JVN [00:38:27] Ah! I love that, that’s so cool that it has endured for this long. Your expertise spans over a 1,000 years. And so what was going on, like, at 1000 BCE, what was happening, like, at the beginning?
PROF. JUE GUO [00:38:48] So 1000 BCE, around that, the more specific date that scholars of Chinese history now come to a consensus was about, around the year 1046 or 45, between that year. So about 50 years before 1000 was this so-called Shang-Zhou transition. And, simply put, Zhou was a smaller polity from the West and the Shang was sort of in this area, its core is in this area. And Zhou conquered the Shang, so put it in the simplest of term, and that’s why Shang became Zhou. And this is also a traditional historiographical narrative, that there’s these dynasty exchange, changes.
And so around that year when the Zhou was founded, and then for the next millennium, Zhou was trying to govern this, this, you know, enlarged territory. So they need to basically just as any government, if you all of a sudden have a much larger territory, have a lot more people than you used to have, the first thing you wanted to do is how to govern, how to hold everything together, if that’s what you wanted to do. And I think usually from a political point of view, that’s what the ruling class want to be, right. They want to control a larger area because that means a lot more people, a lot more resources, a lot more wealth. So politically speaking, it is a high order of task that how do you, how do you govern such a, a much bigger territory.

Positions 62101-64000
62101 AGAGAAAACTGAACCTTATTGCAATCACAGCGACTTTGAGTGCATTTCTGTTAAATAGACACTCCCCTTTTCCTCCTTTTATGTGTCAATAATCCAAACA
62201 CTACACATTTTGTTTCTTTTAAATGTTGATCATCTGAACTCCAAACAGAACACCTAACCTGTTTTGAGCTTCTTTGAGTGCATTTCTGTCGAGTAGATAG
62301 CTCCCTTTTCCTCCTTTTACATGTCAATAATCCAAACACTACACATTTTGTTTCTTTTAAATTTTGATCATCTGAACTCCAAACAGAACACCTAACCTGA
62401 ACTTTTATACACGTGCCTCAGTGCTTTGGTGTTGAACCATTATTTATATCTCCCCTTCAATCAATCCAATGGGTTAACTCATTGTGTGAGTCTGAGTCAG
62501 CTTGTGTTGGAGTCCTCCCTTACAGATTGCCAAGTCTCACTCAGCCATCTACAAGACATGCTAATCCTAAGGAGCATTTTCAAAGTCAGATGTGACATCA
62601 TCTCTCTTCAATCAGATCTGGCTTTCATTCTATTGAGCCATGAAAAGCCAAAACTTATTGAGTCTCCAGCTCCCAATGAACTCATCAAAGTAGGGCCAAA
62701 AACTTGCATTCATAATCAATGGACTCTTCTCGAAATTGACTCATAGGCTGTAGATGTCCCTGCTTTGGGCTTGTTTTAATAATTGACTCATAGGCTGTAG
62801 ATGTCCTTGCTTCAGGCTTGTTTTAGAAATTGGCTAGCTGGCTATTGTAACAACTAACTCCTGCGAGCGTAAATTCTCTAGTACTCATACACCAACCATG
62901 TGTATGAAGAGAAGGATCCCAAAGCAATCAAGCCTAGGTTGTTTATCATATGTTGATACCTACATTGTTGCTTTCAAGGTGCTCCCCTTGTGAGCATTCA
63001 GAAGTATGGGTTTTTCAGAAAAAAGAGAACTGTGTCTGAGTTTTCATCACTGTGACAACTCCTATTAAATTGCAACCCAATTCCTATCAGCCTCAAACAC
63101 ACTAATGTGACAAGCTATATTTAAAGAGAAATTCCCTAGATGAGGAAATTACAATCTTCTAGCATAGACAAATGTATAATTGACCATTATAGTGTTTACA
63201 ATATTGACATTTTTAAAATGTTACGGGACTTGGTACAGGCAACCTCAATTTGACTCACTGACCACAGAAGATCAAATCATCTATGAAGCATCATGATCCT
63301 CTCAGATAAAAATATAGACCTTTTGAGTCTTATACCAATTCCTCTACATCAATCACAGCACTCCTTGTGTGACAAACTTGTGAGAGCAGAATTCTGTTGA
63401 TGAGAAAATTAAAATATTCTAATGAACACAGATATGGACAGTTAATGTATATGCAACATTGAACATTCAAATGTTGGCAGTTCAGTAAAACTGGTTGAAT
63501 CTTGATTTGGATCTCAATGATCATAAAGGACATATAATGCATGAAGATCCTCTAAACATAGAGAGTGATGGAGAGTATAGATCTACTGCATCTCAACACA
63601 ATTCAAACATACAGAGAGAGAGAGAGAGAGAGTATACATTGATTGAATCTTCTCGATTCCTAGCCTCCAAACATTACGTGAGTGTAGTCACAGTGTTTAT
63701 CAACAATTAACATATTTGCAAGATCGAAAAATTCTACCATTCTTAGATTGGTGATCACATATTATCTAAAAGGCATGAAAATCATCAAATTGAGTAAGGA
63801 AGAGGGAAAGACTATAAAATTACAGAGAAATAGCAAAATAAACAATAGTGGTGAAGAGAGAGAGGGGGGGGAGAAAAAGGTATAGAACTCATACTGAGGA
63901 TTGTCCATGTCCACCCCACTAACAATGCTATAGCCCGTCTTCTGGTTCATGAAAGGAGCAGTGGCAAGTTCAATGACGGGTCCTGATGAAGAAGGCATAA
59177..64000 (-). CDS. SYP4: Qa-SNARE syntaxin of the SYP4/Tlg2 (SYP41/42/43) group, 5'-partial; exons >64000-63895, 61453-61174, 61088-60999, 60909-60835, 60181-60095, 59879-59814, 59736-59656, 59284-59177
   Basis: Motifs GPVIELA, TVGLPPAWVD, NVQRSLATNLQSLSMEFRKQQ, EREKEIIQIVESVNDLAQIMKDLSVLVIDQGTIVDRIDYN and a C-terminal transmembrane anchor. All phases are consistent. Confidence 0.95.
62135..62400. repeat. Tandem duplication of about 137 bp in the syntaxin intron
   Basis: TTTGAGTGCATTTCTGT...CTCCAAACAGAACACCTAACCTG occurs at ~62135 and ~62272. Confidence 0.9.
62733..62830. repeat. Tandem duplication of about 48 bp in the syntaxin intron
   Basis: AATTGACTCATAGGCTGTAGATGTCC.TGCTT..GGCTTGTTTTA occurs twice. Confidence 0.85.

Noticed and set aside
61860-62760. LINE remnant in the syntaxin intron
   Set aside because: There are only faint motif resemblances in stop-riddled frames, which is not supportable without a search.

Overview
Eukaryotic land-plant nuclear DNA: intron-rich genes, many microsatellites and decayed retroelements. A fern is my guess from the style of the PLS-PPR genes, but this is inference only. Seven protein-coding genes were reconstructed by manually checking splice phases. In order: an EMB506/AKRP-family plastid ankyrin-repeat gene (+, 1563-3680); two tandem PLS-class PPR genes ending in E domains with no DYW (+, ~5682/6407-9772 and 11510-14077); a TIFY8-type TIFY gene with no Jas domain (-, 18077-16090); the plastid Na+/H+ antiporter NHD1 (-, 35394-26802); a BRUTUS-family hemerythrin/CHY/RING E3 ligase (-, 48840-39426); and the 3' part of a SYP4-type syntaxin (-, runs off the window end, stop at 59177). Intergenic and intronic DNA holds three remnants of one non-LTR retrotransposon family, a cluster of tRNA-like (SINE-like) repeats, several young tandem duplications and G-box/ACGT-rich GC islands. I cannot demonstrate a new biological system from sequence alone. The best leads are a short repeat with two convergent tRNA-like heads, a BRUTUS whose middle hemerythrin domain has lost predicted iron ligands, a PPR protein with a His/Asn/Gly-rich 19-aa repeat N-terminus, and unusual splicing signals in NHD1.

And socially speaking, it’s also about the people living in these areas. You know, some probably before identified themselves as allies or subjects of the Shang. And now Shang was conquered, Shang became a subject, the Shang descendants become subjects of the Zhou, so what do you do about it? And also many in this area, there were many, many independent to semi-independent polities, regions. This is another thing that why this, this era, this millennium fascinates me, is also because there were just a lot of regions and has very long history of their own and have their very long traditions, local traditions. And so I’m really fascinated by kind of the tension between the forces.
For instance, for the Zhou dynasty, for the Zhou kings, that they wanted to integrate, they want to have control, centralized control. By the way, this is also, I think, China being historically understood, as always, a higher, having a higher level of centralization, versus these, you know, just on the ground, in reality, that China also has a very diverse regional culture which survives into today as well, particularly through language. So how, how do these two kind of forces work together?